The imminent general election is likely to boil down to a showdown between the party of bricklayers and the party of bookkeepers.

In a country where we need to build housing yet keep within a budget, the bookkeepers will try to convince us that they can build, and the bricklayers will assert that they can balance the books. Which one of these voters believe will likely be the party that wins.

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Eight global economic trends affecting Ireland

It’s pretty clear that we will have an election in the next six months. Although most of the debate will focus on domestic issues, particularly what can be termed supply issues, such as housing and transport, it is a good exercise, at the start of the year, to stand back and take stock of what is likely to be happening outside this jurisdiction.

Here are eight economic and political issues affecting Ireland.

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Where is the slowdown experts warned us about?

When examining what is going on in any economy it is essential to have a framework to understand how the economy works and where it sits in the global scheme.

One of the reasons I was so agitated by the credit/housing boom of the 2000-2008 period is that in any framework the economy was bound for meltdown. You could go so far as to say that that economy was set up to fail. Yet all the official economic forecasting institutes missed it, preaching the soft landing mantra.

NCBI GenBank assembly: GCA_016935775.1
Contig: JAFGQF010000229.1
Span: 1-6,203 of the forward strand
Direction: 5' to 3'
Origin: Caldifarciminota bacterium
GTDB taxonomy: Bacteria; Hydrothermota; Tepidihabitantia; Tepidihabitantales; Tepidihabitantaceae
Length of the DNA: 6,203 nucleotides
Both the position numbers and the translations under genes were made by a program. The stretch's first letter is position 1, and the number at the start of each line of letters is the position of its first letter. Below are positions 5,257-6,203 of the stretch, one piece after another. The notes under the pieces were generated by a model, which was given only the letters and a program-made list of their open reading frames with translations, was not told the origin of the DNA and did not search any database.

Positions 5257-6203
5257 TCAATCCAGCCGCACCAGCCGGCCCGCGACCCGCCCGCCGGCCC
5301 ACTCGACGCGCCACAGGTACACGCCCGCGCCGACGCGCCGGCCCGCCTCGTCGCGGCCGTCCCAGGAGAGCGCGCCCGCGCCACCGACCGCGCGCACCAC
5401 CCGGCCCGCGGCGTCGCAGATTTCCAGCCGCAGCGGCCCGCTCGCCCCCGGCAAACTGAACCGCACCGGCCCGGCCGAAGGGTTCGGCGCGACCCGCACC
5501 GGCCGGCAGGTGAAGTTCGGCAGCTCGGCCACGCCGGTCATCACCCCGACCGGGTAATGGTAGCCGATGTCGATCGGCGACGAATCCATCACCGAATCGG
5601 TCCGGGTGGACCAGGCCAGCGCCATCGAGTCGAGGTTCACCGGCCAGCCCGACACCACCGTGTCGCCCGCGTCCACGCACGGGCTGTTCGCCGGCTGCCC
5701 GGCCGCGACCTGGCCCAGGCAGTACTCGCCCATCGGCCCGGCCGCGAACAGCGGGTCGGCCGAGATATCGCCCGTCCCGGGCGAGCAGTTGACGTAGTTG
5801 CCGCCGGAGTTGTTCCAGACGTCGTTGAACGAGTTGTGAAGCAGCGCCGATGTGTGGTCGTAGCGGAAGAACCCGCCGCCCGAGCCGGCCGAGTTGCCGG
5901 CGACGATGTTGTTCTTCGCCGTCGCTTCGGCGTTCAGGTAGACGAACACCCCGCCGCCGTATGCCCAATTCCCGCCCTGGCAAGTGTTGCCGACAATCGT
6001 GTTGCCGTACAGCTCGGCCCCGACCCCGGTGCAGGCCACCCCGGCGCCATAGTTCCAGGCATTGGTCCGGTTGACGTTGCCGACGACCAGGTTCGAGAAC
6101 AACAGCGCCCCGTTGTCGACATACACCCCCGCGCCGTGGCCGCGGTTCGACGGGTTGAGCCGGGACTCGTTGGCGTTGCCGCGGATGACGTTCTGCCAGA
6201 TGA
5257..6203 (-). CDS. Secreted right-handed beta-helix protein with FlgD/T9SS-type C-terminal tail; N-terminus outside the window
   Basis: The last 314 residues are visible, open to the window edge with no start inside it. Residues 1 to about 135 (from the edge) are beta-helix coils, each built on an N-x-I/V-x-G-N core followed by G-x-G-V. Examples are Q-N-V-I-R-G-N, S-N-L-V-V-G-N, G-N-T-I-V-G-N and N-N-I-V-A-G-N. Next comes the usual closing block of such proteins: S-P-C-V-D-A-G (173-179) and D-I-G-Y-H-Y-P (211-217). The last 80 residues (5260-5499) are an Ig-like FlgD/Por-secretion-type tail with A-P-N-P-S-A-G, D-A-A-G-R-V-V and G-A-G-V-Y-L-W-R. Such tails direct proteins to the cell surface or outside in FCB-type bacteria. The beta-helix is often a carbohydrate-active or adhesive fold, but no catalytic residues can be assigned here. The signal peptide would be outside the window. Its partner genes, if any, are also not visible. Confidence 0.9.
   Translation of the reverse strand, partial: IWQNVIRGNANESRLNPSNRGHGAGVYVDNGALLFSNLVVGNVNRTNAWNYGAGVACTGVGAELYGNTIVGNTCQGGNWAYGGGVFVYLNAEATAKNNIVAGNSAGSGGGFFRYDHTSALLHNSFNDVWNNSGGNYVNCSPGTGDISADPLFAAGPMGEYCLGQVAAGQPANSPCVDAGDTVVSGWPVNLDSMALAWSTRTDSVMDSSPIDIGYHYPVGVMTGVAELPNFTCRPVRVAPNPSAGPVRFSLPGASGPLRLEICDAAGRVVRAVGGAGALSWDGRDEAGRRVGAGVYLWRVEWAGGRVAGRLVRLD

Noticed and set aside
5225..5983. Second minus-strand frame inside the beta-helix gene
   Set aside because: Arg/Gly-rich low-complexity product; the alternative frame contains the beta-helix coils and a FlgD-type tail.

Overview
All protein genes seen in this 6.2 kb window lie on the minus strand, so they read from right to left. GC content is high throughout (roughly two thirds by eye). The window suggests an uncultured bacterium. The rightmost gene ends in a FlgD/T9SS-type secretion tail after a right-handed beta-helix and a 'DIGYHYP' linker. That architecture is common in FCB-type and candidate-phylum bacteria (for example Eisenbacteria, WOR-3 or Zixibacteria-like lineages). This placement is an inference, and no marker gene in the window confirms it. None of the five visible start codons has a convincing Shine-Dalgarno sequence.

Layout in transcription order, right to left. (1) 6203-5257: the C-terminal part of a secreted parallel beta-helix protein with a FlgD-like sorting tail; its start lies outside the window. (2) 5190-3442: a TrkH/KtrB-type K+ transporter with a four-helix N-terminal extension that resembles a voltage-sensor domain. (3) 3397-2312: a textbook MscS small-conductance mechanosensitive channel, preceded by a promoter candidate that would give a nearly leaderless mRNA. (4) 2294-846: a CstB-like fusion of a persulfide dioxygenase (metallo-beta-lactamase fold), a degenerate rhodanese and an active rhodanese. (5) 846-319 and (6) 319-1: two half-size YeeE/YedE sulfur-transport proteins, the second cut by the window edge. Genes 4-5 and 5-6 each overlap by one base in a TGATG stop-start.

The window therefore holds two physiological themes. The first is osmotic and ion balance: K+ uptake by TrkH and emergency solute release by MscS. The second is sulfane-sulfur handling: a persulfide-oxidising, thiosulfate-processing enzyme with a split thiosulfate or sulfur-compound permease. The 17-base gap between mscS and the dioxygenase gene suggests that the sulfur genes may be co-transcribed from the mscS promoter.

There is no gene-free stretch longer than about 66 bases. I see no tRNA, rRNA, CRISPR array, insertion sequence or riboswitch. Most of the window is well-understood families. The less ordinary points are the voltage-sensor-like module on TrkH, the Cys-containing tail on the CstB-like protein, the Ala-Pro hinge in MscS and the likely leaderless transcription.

Today, those same institutes have been underestimating the strength of the economy year in year out since 2015. Indeed, official economic organisations have been at one in warning that there would be a Brexit-inspired slump by now, arguing that uncertainty would ebb away at confidence, leading to a slowdown. But the opposite has happened.

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Without multinationals, Ireland is a bad-weather Albania

It’s easy to be a little perplexed by attitudes towards multinationals, given their transformative impact on our economy, their complete upgrading of our industrial base and the enormous capital and technological transfer their presence in Ireland has facilitated.

Economically, without multinational investment, Ireland would be Albania with brutal weather. Politically, without multinational commitment to Ireland, Ireland would likely have succumbed to the populist, nationalist, protectionist disease that is afflicting most western politics.

Ireland’s economic performance can be divided into two time zones; premultinationals and postmultinationals. In the premultinational period, from 1921 to 1991, when multinational investment was modest here, the Irish economy was the worst performer, in terms of income per head, in western Europe. Not the fifth-worst, not the third-worst; the worst. Since the multinationals began to select Ireland as a bridgehead into the EU, from the early 1990s onwards, Ireland has been the best performer economically in western Europe. Not the fifth best; the best.

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A Swift lesson in Irish economics

Today is Dean Jonathan Swift’s birthday. He was born on November 30th, 1667, in the parish of St Werburgh’s in Dublin. Last weekend, I was asked to speak at his cathedral, St Patrick’s, as part of the Swift Festival.

It’s not every day you share an altar with the Archbishop of Canterbury, Justin Welby (or indeed, with a former president of this country, Mary McAleese). The subject was identity and, specifically, Irish and British identity after Brexit.

Given the enormous constitutional upheavals that could be triggered by Brexit, not just in Britain between England and Scotland but obviously on our island too, “conflicted identity” may become a political buzzword of the third decade of the 21st century.